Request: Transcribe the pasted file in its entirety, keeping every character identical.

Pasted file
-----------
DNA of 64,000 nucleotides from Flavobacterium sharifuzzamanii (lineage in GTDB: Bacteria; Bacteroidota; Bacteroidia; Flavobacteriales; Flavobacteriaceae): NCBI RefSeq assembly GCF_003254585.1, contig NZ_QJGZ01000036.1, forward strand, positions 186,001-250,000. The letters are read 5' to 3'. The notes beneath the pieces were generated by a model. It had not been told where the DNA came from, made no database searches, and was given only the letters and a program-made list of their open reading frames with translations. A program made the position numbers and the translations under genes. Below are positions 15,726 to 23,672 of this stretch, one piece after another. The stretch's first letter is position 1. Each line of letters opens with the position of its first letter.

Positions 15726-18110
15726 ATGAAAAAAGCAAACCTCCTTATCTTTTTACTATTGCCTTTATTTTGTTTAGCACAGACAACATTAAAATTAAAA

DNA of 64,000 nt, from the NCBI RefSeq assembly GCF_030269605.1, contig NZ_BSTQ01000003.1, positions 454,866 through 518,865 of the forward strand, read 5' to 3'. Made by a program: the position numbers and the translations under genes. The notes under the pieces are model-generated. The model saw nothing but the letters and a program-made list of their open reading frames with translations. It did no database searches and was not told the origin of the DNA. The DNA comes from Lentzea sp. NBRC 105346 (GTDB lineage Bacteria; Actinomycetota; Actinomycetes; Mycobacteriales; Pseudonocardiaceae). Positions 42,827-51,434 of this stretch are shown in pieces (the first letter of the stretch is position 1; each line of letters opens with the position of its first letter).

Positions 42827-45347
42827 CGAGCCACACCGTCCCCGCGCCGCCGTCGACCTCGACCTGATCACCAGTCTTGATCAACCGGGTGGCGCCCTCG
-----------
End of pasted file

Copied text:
DNA of 64,000 nucleotides from Flavobacterium sharifuzzamanii (lineage in GTDB: Bacteria; Bacteroidota; Bacteroidia; Flavobacteriales; Flavobacteriaceae): NCBI RefSeq assembly GCF_003254585.1, contig NZ_QJGZ01000036.1, forward strand, positions 186,001-250,000. The letters are read 5' to 3'. The notes beneath the pieces were generated by a model. It had not been told where the DNA came from, made no database searches, and was given only the letters and a program-made list of their open reading frames with translations. A program made the position numbers and the translations under genes. Below are positions 15,726 to 23,672 of this stretch, one piece after another. The stretch's first letter is position 1. Each line of letters opens with the position of its first letter.

Positions 15726-18110
15726 ATGAAAAAAGCAAACCTCCTTATCTTTTTACTATTGCCTTTATTTTGTTTAGCACAGACAACATTAAAATTAAAA

DNA of 64,000 nt, from the NCBI RefSeq assembly GCF_030269605.1, contig NZ_BSTQ01000003.1, positions 454,866 through 518,865 of the forward strand, read 5' to 3'. Made by a program: the position numbers and the translations under genes. The notes under the pieces are model-generated. The model saw nothing but the letters and a program-made list of their open reading frames with translations. It did no database searches and was not told the origin of the DNA. The DNA comes from Lentzea sp. NBRC 105346 (GTDB lineage Bacteria; Actinomycetota; Actinomycetes; Mycobacteriales; Pseudonocardiaceae). Positions 42,827-51,434 of this stretch are shown in pieces (the first letter of the stretch is position 1; each line of letters opens with the position of its first letter).

Positions 42827-45347
42827 CGAGCCACACCGTCCCCGCGCCGCCGTCGACCTCGACCTGATCACCAGTCTTGATCAACCGGGTGGCGCCCTCG